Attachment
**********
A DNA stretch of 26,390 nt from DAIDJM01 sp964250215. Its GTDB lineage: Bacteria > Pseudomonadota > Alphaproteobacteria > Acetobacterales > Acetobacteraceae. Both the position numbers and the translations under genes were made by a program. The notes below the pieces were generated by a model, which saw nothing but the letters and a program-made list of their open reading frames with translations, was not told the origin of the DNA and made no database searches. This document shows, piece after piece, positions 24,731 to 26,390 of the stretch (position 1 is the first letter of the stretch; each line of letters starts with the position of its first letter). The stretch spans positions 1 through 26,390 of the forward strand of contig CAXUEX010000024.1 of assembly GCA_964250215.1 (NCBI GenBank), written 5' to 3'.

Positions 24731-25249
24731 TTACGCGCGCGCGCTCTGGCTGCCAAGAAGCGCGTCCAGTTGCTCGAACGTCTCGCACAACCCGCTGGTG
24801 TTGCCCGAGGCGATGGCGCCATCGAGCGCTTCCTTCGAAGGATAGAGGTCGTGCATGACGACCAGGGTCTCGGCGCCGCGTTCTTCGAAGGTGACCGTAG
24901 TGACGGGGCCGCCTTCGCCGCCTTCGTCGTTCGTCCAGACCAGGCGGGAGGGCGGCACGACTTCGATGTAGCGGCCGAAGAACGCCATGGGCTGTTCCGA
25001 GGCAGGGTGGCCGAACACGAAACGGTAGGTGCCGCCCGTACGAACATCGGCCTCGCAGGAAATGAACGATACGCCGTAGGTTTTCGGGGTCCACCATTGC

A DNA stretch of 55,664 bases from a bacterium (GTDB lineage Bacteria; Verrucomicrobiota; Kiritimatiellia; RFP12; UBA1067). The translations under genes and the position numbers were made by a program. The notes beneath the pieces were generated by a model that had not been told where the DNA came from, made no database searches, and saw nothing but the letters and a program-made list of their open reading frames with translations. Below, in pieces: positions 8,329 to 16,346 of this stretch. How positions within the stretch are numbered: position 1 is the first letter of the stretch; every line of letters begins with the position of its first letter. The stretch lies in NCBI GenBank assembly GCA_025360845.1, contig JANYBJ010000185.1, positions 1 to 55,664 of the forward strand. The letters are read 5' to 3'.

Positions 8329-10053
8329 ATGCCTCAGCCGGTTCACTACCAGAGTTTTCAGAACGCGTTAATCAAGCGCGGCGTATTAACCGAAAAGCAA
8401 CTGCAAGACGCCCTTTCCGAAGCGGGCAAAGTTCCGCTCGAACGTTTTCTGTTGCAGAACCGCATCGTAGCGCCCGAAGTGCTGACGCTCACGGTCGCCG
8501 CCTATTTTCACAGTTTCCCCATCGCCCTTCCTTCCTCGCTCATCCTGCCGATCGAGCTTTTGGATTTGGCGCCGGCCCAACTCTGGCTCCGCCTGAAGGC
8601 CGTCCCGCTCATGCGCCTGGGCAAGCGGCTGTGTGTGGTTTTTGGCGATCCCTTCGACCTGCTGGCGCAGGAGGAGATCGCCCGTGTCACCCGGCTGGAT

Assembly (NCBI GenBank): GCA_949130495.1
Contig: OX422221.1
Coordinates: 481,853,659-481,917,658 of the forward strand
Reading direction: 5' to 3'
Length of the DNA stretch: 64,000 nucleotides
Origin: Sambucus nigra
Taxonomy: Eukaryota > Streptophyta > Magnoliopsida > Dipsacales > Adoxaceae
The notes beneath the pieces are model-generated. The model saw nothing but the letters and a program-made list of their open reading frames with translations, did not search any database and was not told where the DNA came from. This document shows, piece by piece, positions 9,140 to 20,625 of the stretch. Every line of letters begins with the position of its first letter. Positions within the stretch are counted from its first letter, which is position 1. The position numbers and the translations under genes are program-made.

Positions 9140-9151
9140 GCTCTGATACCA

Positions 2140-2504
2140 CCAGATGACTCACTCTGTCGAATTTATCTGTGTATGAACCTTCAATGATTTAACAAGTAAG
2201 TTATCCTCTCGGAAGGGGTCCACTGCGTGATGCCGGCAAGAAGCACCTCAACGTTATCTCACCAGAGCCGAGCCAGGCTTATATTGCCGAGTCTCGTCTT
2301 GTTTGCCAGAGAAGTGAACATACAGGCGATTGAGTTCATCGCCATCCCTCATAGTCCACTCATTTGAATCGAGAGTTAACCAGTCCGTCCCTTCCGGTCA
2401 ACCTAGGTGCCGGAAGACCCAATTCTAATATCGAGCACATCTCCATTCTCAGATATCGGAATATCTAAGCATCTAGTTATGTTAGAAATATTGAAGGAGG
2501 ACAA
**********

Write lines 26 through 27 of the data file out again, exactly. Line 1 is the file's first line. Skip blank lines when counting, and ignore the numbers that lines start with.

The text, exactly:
2301 GTTTGCCAGAGAAGTGAACATACAGGCGATTGAGTTCATCGCCATCCCTCATAGTCCACTCATTTGAATCGAGAGTTAACCAGTCCGTCCCTTCCGGTCA
2401 ACCTAGGTGCCGGAAGACCCAATTCTAATATCGAGCACATCTCCATTCTCAGATATCGGAATATCTAAGCATCTAGTTATGTTAGAAATATTGAAGGAGG